This is a side-by-side comparison of the original version of Oblivious next to Pink, a song by Boris that’s deliberately mixed and mastered to sound loud and lo-fi. At its loudest, Oblivious measures right at the maximum volume level and Pink is almost as loud, but the RMS (an “average” loudness over the entire song) of the Boris track is much higher. This explains the difference in the DR values: Pink *sounds* louder than Oblivious because it’s mixed to sound loud, distorted and fuzzy, even though the peak volumes are almost the same. Of course, no Kalafina song was every released to sound like that!

Results: Seventh Heaven

Here are the results side by side, original album version on the left and remastered on the right:

You Turn Into Light
Seventh Heaven

There is a measurable difference in terms of loudness between the two. The original songs hit a peak volume of zero(2); the remastered songs aren’t quite as loud, but the difference is minimal: no more than 0.2dB or so. It’s measurable, but I doubt that it’s noticeable at all.

The RMS, which is used by the software to calculate the dynamic range (DR) rating, was slightly lower in the remastered songs, so the DR is the same or slightly higher than before.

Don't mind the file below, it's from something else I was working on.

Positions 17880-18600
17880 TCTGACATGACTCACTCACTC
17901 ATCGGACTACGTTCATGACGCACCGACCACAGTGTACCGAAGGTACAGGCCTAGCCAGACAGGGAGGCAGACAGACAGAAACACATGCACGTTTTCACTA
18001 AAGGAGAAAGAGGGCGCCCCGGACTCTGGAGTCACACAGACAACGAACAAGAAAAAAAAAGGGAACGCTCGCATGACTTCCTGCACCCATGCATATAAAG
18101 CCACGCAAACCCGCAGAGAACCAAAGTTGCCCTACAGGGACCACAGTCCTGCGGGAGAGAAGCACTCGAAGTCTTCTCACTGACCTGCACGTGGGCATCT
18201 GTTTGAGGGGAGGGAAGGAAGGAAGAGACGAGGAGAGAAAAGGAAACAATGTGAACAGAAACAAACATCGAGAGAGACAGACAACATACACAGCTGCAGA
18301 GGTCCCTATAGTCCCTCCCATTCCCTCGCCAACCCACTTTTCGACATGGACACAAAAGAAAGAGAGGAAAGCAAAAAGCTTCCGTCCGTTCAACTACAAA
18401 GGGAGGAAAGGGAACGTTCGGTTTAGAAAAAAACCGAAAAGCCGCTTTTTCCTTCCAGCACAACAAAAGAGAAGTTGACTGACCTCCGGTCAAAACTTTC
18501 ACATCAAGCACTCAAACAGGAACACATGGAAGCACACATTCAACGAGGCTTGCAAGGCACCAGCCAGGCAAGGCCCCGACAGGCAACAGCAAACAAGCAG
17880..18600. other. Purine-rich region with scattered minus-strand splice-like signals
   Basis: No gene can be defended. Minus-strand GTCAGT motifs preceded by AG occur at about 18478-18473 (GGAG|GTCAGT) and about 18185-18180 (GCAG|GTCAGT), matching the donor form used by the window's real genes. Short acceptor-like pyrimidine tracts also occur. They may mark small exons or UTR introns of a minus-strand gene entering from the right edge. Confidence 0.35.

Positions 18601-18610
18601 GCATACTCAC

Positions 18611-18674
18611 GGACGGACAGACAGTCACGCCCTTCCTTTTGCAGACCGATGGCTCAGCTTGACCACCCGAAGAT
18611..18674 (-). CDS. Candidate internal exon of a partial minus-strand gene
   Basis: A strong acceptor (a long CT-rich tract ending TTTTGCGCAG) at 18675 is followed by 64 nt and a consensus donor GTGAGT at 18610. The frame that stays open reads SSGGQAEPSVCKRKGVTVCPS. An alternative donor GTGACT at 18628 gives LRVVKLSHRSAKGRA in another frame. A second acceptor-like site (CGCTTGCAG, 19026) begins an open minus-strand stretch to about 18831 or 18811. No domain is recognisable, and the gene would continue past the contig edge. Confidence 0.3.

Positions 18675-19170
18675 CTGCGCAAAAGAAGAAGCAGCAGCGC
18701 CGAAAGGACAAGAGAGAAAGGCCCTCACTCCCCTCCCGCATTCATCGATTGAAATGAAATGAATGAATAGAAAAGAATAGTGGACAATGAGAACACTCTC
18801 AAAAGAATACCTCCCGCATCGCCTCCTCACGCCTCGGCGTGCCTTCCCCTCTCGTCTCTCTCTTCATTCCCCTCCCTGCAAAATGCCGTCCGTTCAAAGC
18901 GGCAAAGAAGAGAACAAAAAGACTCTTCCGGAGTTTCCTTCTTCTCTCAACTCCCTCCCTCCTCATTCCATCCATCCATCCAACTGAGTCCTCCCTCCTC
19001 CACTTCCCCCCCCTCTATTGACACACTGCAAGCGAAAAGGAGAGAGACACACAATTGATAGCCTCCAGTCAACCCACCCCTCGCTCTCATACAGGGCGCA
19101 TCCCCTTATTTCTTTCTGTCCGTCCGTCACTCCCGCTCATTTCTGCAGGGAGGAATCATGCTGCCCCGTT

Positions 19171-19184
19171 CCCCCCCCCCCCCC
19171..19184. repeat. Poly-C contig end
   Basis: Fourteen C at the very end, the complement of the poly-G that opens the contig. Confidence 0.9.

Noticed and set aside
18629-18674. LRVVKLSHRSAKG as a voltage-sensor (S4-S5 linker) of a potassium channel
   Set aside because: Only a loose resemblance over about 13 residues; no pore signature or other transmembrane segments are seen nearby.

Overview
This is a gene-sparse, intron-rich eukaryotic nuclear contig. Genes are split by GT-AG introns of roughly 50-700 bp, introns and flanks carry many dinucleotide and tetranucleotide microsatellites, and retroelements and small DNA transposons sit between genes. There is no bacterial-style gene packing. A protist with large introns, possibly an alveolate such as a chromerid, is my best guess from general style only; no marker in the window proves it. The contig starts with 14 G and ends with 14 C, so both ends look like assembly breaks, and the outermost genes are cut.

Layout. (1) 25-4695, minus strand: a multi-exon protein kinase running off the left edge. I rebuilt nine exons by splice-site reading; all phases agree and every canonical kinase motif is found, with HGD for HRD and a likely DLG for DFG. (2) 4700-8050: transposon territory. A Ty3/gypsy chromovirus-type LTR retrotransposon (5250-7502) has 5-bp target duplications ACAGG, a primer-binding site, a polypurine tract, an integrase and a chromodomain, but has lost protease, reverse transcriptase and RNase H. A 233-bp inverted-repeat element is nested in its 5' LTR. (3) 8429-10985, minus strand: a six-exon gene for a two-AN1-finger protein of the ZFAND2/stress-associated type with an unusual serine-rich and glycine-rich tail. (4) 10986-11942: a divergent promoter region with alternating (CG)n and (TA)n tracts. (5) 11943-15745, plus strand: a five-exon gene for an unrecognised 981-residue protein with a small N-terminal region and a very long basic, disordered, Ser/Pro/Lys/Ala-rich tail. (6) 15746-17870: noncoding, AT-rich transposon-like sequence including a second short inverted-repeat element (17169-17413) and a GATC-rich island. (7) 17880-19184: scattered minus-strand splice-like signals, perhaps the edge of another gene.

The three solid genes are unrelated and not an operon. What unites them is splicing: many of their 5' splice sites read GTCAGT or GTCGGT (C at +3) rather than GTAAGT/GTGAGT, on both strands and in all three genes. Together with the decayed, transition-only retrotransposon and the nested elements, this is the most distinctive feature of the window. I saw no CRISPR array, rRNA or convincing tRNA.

The waveforms look slightly different between the original and remaster though, as you can see from this segment of ARIA:

There’s slightly more dynamic compression going on in the original, but the important question is, “how do they sound?” When I listened to both at the same time, one through each headphone, I did think that the remastered Oblivious had more bass, especially in how powerful the kick drum was. Maybe you can hear a difference too; maybe not.

Are the remastered versions of the Seventh Heaven songs different? Technically, yes. Are they louder, more distorted and more compressed? Surprisingly, no. With normal everyday listening, I’m not sure whether you’d notice the difference. Even then, it’s a matter of personal taste as to which version you prefer. I personally don’t think the remastering has affected these particular songs for the worse. If anything, they’re an improvement…albeit a slight one.

Results: Red Moon onwards